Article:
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By Dan Milyavsky

Israel held parliamentary elections on March 17, and Netanyahu’s conservative Likud Party won big. Polling before the election was predicting either a win for the Zionist Union, which was a center left coalition, or a tie between Likud and the Zionist Union. Netanyahu seems to have gotten nervous, and before the elections, he made two significant controversial statements on the eve of the election. First, he said that there will be no two state solution on his watch, and secondly, he warned of leftists busing in Arabs to vote in droves. This seems to have successfully shored up his support with his right-wing base, so at least in the short term, the plan may have worked.

But more permanent damage may have been done. Although bipartisan support for Israel remains strong in America, it’s becoming more of a partisan issue. Although Obama has certainly done his fair share to insult Netanyahu, Israel needs America a lot more than America needs Israel, so Netanyahu should have tried harder to forge at least a decent relationship with the U.S. President. Netanyahu has since walked back both statements, but that of course does not erase them from the history books.

But that’s all small stuff. Whether Netanyahu won the election, or Isaac Herzog won, the basic dynamics of the Israeli-Palestinian conflict remain the same. In his “clarification” on MSNBC, Netanyahu said that he favored a two state solution, but one was impossible right now. He’s right. Here’s why: (sorry to sound like a Slate headline.)

-In 1993, the Oslo Accords were signed, between the Israeli government and the Palestinian Liberation Organization (PLO). Israel recognized the PLO as the chief representative of the Palestinian people, and the PLO recognized Israel, although not as a Jewish state. After the signing, Palestinian terror attacks upon Israelis continued.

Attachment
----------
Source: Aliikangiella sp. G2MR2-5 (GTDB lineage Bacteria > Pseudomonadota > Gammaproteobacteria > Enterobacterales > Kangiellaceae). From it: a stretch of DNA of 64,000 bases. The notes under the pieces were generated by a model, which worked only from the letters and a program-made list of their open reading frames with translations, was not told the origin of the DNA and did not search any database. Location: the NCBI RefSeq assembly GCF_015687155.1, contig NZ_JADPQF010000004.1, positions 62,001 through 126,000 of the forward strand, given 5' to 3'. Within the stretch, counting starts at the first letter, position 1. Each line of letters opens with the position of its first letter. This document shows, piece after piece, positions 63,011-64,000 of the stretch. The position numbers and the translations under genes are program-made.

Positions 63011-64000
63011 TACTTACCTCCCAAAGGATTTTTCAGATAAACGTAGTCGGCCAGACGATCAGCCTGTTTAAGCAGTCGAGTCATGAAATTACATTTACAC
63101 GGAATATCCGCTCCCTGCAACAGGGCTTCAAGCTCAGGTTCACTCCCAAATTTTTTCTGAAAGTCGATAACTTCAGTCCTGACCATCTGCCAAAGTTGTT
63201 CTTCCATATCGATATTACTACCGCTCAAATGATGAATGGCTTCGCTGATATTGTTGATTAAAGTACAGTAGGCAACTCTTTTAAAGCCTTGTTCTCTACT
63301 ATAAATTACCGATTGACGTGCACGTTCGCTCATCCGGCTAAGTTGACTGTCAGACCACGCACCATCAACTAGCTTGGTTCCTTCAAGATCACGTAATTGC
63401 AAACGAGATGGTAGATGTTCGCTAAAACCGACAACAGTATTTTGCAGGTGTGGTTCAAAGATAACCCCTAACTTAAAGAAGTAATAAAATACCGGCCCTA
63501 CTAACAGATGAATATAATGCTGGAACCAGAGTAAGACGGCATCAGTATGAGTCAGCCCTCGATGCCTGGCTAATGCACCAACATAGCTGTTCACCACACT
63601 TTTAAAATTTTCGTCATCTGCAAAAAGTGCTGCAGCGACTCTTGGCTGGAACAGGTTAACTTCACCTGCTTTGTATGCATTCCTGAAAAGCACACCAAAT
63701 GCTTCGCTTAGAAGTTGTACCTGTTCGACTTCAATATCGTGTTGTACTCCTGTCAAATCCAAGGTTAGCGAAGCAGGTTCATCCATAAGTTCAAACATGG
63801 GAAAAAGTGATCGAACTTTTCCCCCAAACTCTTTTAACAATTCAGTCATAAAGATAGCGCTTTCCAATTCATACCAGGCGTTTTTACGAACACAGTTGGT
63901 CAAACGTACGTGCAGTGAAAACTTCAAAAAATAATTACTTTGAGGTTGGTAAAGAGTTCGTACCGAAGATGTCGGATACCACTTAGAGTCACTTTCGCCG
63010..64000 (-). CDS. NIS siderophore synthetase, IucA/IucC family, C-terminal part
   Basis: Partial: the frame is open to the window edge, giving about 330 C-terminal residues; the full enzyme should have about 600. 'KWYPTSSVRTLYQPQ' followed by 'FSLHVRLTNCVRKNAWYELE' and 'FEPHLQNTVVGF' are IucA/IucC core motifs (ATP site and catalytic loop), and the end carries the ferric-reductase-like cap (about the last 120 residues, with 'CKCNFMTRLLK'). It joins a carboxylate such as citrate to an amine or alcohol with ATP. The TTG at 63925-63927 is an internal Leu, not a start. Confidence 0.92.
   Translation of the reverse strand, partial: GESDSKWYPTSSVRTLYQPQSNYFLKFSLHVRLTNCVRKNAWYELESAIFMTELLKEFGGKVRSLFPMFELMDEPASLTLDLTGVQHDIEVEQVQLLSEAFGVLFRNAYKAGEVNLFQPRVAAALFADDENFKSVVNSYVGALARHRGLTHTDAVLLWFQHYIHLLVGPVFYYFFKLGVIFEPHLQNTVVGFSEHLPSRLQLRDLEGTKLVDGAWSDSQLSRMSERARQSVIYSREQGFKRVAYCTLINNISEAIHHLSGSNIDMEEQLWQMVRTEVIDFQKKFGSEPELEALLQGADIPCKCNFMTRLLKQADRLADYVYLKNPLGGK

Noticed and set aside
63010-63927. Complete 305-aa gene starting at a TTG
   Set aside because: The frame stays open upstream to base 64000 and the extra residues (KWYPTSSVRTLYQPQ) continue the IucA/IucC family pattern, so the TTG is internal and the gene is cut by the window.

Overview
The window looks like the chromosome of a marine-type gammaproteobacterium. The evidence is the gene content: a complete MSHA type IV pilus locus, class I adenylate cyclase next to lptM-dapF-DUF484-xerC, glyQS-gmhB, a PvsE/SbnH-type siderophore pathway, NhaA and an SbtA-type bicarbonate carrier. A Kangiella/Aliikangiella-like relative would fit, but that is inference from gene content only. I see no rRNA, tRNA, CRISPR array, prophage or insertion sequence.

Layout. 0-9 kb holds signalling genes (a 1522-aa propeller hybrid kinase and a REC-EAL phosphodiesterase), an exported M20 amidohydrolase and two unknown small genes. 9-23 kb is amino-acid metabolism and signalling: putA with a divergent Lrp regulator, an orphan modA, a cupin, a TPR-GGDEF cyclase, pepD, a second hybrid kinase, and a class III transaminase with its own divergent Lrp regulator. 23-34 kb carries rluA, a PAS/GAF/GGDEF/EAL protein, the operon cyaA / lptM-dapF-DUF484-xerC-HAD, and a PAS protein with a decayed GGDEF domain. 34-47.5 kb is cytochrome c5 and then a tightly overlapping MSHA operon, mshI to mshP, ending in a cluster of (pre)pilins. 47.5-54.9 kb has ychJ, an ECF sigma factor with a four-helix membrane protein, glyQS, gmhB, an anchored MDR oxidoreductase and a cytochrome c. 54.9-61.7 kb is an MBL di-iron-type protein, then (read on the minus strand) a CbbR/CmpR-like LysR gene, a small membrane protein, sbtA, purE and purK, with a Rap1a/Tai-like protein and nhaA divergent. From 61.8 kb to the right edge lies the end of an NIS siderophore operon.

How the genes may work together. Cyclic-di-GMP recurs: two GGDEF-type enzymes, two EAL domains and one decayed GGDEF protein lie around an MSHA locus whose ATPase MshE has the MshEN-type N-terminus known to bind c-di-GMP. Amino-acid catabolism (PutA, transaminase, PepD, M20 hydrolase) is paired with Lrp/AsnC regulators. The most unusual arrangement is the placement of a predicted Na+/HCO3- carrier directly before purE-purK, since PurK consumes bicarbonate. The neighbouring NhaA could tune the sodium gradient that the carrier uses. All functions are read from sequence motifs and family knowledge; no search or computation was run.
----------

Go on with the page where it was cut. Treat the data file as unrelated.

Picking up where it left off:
-In 2000, the Camp David Summit happened, with Israeli Prime Minister Ehud Barak negotiating with Palestinian Authority chairman Yassir Arafat. This is the big one. Barak offered the Palestinians a state which included 73% of the West Bank and 100% of the Gaza Strip. If the new state refrained from attacking Israel, it would expand to 92% of the West Bank. Israel would have withdrawn from 63 settlements. In addition, the Palestinian Authority would have custodianship over the Temple Mount. Arafat responded by walking out of the Summit without a counter-offer, and the Second Intifada started, in which suicide bombings in cafes and pizzerias became part of the daily news cycle for Israelis. This summit was the best chance at a deal, and the Palestinian leadership simply walked out.

-In 2005, Prime Minister Ariel Sharon unilaterally decided to evacuate all Israeli settlements from the Gaza Strip. Benjamin Netanyahu was vehemently opposed to this at the time. As a result of the evacuation, instead of any goodwill gesture from the Palestinians, Hamas, which is more honest and virulent in its anti-Semitism than the PLO, took over the Gaza Strip, and bombarded Israel with rocket fire.

This is the context that all Israelis know, and that so many American commentators are ignorant of. This is why Israel, which for the first 30 years of its existence elected consecutive socialist governments, is so much more conservative today. Israel’s shift to the Right was a result of repeated national trauma. In order for peace to happen, the Palestinians must show that they can renounce violence and accept Israel as a Jewish state. This is the core impediment to peace.

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